Describe the relationship between Maggie and Dee in "Everyday Use" by Alice Walker.
Maggie is a shy, introverted girl. She has scars on her arms and legs from the fire that burned her house about twelve years ago. Maggie is a slow reader. Mama says she has always been slow. Maggie lives with Mama and works hard along side her mother. She is not ambitious like Dee. Maggie is withdrawn from society. Mama describes Maggie as not too bright:
Maggie has a little education, but according to her mother, 'she is not bright. Like good looks and money, quickness passed her by.'
On the other hand, Dee is vibrant, gregarious--outgoing. She is well educated. She has been attending the university and she is proud of her education. Dee has been studying her African heritage. She has changed her name to an African name. She is dressed in African clothes with bright colors. She wears large dangling earrings. She is a picture of her African heritage.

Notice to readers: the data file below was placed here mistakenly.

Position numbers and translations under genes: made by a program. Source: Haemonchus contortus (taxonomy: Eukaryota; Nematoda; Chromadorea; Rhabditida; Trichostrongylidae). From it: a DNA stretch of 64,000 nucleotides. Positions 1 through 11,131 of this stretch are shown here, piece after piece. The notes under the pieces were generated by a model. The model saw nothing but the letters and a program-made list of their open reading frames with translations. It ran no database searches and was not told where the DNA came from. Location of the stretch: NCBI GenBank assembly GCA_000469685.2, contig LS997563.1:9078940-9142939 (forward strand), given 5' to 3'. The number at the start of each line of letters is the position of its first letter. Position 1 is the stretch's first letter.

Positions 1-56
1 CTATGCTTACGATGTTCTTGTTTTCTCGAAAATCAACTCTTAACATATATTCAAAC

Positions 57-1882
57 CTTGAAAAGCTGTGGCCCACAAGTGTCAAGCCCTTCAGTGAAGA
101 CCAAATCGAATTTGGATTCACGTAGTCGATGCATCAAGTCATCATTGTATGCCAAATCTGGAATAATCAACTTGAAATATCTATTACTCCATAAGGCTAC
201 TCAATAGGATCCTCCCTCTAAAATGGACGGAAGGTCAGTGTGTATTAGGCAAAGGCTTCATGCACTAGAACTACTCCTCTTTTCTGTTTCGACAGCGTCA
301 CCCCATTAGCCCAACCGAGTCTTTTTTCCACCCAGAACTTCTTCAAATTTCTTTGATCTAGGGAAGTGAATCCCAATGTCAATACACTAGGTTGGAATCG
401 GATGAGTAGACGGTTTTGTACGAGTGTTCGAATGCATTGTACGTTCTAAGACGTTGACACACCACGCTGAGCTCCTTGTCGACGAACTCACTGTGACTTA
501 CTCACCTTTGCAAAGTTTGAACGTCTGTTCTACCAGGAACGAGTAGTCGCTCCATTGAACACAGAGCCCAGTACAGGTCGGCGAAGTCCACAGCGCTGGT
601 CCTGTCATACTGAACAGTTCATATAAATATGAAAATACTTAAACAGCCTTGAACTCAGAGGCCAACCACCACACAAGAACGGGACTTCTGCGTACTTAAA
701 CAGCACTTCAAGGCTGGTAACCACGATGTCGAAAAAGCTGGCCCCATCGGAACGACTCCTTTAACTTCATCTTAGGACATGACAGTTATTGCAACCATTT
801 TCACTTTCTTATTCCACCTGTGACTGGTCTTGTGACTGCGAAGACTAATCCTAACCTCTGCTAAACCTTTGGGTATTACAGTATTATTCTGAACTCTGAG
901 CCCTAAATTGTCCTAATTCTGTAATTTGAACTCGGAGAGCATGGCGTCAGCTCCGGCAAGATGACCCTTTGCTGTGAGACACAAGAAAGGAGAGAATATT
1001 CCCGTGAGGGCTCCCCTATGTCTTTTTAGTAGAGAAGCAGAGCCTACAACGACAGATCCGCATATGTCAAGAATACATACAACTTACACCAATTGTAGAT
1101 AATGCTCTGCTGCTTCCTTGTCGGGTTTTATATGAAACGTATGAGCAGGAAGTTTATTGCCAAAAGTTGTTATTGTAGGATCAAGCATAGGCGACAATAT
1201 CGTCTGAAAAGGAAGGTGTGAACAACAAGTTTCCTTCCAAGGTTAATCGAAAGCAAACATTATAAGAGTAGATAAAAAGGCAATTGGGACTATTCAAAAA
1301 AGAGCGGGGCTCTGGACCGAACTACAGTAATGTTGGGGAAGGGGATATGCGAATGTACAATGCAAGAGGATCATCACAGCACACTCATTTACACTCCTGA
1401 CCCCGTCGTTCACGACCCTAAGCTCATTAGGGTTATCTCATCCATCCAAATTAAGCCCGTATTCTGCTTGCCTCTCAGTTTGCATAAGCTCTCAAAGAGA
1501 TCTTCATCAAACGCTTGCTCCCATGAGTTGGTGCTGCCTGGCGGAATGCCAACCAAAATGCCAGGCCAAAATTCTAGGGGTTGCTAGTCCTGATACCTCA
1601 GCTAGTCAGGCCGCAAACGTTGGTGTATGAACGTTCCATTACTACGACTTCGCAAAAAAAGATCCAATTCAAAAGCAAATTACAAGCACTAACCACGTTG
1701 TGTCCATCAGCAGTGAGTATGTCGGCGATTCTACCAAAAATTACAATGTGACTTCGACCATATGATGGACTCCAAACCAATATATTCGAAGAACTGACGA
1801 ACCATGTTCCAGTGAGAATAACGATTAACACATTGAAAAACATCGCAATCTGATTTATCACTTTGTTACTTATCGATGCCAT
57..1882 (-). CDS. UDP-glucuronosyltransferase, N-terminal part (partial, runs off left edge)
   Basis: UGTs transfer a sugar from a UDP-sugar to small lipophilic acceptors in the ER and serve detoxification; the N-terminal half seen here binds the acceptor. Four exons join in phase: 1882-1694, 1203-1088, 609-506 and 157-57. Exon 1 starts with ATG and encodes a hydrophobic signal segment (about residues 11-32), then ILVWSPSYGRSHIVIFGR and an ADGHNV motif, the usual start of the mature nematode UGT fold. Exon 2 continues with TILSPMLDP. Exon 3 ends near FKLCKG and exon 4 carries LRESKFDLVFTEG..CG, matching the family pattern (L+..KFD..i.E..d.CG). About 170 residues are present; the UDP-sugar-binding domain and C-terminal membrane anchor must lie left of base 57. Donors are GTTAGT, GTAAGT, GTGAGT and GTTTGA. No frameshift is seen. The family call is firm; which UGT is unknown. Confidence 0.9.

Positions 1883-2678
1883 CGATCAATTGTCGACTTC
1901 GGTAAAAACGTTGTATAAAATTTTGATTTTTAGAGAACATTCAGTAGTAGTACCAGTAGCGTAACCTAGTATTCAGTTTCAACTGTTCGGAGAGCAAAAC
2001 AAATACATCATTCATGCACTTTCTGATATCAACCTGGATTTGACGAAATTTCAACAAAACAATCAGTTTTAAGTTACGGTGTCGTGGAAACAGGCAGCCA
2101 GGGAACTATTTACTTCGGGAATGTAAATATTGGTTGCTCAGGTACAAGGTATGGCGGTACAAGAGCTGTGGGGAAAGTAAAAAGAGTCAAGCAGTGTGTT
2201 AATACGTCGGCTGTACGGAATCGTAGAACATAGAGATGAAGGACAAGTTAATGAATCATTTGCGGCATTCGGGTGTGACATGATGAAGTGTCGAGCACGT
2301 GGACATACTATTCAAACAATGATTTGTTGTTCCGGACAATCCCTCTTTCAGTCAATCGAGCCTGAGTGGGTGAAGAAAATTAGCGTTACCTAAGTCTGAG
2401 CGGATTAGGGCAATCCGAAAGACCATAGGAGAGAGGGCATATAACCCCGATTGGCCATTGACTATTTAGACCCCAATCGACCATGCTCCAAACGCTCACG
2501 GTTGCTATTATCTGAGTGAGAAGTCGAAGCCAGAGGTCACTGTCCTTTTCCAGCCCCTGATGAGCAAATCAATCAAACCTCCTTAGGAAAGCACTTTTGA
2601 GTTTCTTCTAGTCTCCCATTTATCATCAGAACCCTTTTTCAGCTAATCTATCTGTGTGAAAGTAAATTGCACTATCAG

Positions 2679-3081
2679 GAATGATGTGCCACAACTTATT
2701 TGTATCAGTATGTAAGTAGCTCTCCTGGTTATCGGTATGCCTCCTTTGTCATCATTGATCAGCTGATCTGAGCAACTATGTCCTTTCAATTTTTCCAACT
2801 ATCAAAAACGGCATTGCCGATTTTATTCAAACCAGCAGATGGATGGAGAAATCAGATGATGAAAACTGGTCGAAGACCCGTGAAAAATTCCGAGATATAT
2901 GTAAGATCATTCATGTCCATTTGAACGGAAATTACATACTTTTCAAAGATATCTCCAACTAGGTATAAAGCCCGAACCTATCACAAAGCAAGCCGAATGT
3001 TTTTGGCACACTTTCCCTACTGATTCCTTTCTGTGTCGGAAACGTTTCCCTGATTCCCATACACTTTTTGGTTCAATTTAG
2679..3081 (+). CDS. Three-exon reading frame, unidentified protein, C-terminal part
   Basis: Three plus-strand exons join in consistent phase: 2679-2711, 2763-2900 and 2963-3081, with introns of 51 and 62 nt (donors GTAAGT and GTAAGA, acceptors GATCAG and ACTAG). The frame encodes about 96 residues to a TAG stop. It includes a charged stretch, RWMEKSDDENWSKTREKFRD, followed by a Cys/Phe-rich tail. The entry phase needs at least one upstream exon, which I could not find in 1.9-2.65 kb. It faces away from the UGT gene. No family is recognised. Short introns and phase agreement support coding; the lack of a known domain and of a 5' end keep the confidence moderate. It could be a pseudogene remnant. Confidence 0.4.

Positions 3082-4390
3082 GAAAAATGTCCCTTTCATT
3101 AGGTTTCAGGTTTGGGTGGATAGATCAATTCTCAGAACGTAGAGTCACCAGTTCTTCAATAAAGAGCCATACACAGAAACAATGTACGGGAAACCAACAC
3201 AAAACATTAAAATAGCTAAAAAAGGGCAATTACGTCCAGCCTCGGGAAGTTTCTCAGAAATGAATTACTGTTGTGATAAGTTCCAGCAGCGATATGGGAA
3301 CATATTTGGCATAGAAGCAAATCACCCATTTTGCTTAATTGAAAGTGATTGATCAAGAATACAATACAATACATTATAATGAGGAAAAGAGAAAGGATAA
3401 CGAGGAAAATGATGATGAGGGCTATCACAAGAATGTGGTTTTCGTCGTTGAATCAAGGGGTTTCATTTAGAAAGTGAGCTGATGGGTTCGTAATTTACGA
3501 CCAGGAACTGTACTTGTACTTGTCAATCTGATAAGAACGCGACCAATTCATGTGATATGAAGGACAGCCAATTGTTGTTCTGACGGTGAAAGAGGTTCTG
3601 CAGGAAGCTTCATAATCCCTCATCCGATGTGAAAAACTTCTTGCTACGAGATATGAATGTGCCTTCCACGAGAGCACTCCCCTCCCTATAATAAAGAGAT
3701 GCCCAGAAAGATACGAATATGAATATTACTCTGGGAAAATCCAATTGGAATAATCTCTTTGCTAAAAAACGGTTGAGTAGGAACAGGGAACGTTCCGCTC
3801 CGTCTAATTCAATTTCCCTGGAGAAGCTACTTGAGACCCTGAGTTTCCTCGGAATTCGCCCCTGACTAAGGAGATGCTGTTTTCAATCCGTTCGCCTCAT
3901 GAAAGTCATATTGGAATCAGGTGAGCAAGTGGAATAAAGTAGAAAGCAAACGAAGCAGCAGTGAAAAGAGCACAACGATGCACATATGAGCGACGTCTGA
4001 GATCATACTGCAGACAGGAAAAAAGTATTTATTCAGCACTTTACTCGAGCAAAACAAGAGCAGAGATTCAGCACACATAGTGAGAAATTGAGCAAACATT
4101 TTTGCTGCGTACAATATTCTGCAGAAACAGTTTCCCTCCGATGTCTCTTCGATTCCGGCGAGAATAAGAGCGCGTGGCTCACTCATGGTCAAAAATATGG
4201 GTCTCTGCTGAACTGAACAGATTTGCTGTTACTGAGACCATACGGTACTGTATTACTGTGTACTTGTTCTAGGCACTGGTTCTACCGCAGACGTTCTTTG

She has come to visit to gather some heirlooms in order to decorate her house. Although she desires the quilts that are heirlooms, Mama says they belong to Maggie. Dee pouts. Mama says Maggie will really appreciate the love that was sewn into the quilts form generation to generation.
Dee is always the winning type. Maggie lives a life of defeat. When Mama insists that Maggie will get the quilts, Maggie smiles a real smile, and for the first time she is not afraid in her sister Dee's presence.
Maggie believes that Dee has not been exposed to any real struggles, and to some extent, she is jealous of her sister. Maggie is of the opinion that she has sacrificed a lot for her sister’s happiness. The family did not have enough money to send them both to school, and it took the Church's intervention to enable Dee to pursue an education.
Maggie is also clearly intimidated by her sister and believes her sister to be cold even towards her.
She wrote me once that no matter where we “choose” to live, she will manage to come see us. But she will never bring her friends. Maggie and I thought about this and Maggie asked me, “Mama, when did Dee ever have any friends?”
Thus, apart from being sisters and sharing a mother, there is nothing else that defines their relationship. Although Maggie is intimidated by her sister, she does not hesitate to demonstrate her displeasure when Dee asks to have the old quilts.
Dee, on the other hand, looks down upon her sister and believes she is backward. She suggests that Maggie would not appreciate the quilts and would instead put them to everyday use. Dee feels a sense of entitlement, which defines her relationship with Maggie.